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ARS Home » Southeast Area » Auburn, Alabama » Soil Dynamics Research » Research » Publications at this Location » Publication #319491

Research Project: Enabling Management Response of Southeastern Agricultural Crop and Pasture Systems to Climate Change

Location: Soil Dynamics Research

Title: In-situ soil carbon analysis using inelastic neutron scattering

Author
item Yakubova, Galina
item Kavetskiy, Aleksandr
item Prior, Stephen - Steve
item Torbert, Henry - Allen

Submitted to: American Chemical Society SE/SW Regional Meeting
Publication Type: Abstract Only
Publication Acceptance Date: 10/6/2015
Publication Date: 11/4/2015
Citation: Yakubova, G.N., Kavetskiy, A.G., Prior, S.A., Torbert III, H.A. 2015. In-situ soil carbon analysis using inelastic neutron scattering. Publication No. 722. Combined 71st Southwest Region Meeting/67th Southeastern Regional Meeting of the American Chemical Society. [https://ep70.eventpilot.us/web/page.php?page=Home&project=ACSSESWRM15.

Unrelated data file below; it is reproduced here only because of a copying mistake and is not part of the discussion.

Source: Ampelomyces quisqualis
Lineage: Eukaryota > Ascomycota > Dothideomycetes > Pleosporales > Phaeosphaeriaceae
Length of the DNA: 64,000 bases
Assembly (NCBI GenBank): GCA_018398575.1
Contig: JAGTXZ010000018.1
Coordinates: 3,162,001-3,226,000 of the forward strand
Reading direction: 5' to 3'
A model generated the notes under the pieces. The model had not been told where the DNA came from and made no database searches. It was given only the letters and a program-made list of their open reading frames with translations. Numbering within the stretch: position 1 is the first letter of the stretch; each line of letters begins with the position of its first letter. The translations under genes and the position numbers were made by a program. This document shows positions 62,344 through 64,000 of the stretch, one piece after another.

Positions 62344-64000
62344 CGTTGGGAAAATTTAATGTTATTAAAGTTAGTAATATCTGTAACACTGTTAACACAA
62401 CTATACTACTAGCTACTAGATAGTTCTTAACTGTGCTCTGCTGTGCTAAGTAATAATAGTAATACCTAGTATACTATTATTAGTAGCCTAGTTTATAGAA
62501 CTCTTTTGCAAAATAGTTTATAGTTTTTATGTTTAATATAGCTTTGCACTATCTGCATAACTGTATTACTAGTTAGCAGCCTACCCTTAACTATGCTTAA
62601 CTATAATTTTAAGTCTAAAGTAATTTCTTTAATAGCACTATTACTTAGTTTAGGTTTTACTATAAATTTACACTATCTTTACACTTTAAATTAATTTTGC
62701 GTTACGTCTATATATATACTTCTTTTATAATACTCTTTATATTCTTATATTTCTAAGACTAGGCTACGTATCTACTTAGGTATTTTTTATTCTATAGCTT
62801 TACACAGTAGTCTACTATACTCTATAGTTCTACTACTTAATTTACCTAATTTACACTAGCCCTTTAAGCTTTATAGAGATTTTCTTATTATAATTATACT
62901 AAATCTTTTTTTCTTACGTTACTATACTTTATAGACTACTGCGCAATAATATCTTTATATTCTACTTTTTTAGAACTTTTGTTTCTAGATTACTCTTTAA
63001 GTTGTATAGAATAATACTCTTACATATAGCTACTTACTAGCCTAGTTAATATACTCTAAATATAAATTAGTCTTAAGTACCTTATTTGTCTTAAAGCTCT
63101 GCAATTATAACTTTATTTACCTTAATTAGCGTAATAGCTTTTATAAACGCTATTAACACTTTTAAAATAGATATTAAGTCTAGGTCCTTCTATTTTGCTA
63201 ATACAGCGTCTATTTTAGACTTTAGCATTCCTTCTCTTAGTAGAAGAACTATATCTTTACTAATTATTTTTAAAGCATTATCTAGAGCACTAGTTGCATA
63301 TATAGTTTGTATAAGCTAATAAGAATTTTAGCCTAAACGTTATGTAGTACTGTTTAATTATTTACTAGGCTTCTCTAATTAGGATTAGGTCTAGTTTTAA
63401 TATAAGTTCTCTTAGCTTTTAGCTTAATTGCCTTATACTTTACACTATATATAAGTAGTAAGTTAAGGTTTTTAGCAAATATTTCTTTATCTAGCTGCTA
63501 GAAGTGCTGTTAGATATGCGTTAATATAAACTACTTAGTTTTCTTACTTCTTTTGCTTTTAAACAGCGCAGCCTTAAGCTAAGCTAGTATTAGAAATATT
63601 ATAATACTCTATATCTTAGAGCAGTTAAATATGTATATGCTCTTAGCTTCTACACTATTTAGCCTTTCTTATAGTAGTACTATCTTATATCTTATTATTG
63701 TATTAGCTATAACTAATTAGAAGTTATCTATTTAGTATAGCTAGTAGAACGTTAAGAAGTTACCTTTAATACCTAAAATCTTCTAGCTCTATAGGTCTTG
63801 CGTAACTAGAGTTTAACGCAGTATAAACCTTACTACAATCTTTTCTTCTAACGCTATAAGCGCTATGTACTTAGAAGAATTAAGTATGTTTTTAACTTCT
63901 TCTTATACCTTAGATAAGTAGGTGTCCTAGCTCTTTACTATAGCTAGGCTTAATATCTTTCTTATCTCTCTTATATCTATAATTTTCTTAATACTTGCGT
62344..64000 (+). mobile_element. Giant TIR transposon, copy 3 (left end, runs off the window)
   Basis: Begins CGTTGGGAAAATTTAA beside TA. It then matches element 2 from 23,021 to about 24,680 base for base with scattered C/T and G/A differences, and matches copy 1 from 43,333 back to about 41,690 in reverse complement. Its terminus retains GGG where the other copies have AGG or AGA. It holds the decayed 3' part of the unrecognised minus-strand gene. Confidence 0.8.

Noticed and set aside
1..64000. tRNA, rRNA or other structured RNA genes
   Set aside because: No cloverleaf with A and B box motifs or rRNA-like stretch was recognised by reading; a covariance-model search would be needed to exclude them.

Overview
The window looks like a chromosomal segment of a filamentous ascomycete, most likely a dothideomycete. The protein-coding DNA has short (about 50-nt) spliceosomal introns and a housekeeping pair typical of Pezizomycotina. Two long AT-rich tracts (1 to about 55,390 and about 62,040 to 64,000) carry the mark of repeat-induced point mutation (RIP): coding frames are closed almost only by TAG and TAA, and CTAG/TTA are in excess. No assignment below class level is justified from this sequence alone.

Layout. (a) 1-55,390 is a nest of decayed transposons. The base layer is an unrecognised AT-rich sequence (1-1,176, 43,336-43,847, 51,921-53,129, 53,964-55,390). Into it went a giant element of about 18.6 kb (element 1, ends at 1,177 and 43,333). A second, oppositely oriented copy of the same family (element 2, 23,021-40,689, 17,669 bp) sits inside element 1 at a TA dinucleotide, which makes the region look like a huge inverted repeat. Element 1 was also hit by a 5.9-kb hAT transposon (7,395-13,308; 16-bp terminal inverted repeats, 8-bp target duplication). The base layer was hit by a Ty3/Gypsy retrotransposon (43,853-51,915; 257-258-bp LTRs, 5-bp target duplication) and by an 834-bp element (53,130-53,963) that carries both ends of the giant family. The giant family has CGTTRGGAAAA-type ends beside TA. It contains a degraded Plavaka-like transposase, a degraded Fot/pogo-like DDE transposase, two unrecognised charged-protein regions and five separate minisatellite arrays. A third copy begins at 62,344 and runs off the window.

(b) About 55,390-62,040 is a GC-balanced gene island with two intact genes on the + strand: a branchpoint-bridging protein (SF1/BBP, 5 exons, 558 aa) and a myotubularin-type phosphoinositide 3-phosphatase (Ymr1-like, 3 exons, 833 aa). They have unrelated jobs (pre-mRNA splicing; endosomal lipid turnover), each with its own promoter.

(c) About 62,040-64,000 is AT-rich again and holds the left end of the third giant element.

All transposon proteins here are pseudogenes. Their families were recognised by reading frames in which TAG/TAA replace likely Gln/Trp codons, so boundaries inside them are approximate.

Interpretive Summary:

Technical Abstract: In situ soil carbon analysis using inelastic neutron scattering (INS) is based on the emission of 4.43 MeV gamma rays from carbon nuclei excited by fast neutrons. This in-situ method has excellent potential for easily measuring soil carbon since it does not require soil core sampling and processing needed by the standard dry combustion method. The INS system was developed over the last decade at Brookhaven National Laboratory with recent system improvement and field testing at the USDA-ARS National Soil Dynamics Laboratory. Conducting soil carbon analysis using the current INS system requires a 1 hour measurement per site area (2.5 m2). The system was calibrated over pits containing carbon-sand mixtures with different carbon contents. After data processing using the calibration line, the average weight percent in a soil layer of ~10 cm thickness is determined by the INS system computer. The average weight percent in this soil layer can be used with no a priori knowledge of carbon distribution within the soil profile. Since comparisons of INS results to dry combustion sample analysis demonstrated good agreement, the in-situ INS method can be recommended as a time-saving alternative means for measuring carbon in the upper soil layer.